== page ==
This first round of applications included proposals from students at three Finnish universities, Helsinki, Jyväskylä and Lapland (Rovaniemi). The next round will be organised in autumn 2017 and we hope again to receive applications from art and cultural history students interested in our collections, who are from universities throughout Finland, but also those from other countries.

The FNG research intern programme has two aims. The Finnish National Gallery wishes to enhance the study of its collections, including art works, archives, and objects. At the same time we wish to support students who choose to write their master’s-level theses on subjects based on physical collections and objects, archive material and data.

The first research interns of the Finnish National Gallery are:

Max Fritze, University of Helsinki
Collections and archival material relating to the subject: Mikko Carlstedt and Arvo Makkonen Archives, November Group

Aino Nurmesjärvi, University of Jyväskylä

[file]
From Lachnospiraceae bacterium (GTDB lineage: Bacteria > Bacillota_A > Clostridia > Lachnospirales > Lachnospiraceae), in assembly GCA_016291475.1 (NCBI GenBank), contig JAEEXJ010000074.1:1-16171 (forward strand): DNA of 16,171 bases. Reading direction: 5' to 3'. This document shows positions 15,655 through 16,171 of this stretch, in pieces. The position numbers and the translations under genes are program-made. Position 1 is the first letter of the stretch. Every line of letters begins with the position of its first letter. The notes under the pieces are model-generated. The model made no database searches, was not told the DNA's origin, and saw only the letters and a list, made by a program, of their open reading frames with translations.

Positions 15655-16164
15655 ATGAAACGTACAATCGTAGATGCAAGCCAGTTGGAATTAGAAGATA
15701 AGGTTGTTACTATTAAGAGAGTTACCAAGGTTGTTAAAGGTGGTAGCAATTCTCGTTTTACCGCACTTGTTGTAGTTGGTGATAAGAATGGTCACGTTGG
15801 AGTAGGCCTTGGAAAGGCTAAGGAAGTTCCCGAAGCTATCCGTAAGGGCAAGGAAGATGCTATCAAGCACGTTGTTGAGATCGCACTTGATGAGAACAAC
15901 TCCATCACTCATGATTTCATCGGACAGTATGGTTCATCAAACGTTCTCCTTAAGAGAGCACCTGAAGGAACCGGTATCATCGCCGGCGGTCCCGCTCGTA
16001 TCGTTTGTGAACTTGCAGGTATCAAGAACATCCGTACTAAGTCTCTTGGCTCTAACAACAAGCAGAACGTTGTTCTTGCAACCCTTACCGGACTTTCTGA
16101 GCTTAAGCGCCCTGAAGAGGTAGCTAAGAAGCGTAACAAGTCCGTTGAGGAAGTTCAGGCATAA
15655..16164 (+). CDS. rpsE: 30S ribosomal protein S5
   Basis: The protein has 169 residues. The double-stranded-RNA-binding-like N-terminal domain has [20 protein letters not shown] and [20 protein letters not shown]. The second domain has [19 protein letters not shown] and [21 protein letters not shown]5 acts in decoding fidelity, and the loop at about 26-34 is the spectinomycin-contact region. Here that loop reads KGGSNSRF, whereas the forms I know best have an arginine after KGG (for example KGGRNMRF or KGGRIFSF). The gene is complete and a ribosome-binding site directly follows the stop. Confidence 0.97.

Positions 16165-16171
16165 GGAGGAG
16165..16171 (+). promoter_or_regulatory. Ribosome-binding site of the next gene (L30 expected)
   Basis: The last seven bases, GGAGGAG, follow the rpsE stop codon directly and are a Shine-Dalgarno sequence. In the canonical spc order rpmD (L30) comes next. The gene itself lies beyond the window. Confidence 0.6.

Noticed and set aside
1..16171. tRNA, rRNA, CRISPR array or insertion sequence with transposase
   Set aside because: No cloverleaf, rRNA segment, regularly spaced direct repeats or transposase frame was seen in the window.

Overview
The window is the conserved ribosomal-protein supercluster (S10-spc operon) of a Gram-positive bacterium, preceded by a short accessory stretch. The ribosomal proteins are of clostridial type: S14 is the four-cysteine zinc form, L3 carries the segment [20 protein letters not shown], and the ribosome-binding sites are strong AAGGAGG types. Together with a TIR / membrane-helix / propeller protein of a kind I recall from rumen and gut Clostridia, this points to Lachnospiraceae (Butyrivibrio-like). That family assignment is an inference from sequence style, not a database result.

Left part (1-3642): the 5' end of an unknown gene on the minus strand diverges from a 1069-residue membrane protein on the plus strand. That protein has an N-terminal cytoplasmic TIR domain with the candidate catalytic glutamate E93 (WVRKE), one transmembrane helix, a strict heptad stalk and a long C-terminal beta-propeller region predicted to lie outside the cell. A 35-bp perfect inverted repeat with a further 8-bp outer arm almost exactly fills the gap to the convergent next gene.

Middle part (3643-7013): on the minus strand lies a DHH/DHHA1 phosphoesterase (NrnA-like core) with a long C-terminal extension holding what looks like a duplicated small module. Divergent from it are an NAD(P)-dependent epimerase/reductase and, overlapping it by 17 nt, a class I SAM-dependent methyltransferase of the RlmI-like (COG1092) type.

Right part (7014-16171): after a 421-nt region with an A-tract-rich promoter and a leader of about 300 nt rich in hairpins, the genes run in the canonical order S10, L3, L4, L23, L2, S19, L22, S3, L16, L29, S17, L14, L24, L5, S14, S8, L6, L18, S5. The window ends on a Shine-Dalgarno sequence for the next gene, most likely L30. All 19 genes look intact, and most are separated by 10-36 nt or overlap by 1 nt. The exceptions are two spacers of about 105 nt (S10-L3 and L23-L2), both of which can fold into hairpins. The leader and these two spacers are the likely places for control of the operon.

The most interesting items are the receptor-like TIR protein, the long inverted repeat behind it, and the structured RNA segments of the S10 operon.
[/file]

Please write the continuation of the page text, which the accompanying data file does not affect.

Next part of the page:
Collections and archival material relating to the subject: ARS 17+ Online Art and other online artworks at the FNG / Kiasma collections, material at the Kiasma and artists and curators interviews

Irene Riihimäki, University of Helsinki
Collections and archival material relating to the subject: The University Drawing School, Helsinki, 1830–1930, and its teachers, and the Drawing School of the Finnish Art Society as a point of comparison; The Archive of the Finnish Art Society and the documents related to the teachers in the schools

 

The internship period is three months. All the interns will have their own in-house tutors to support them with studying the chosen material.

The call for research interns for 2018 will be launched at the end of September 2017.

More information: fngr@nationalgallery.fi.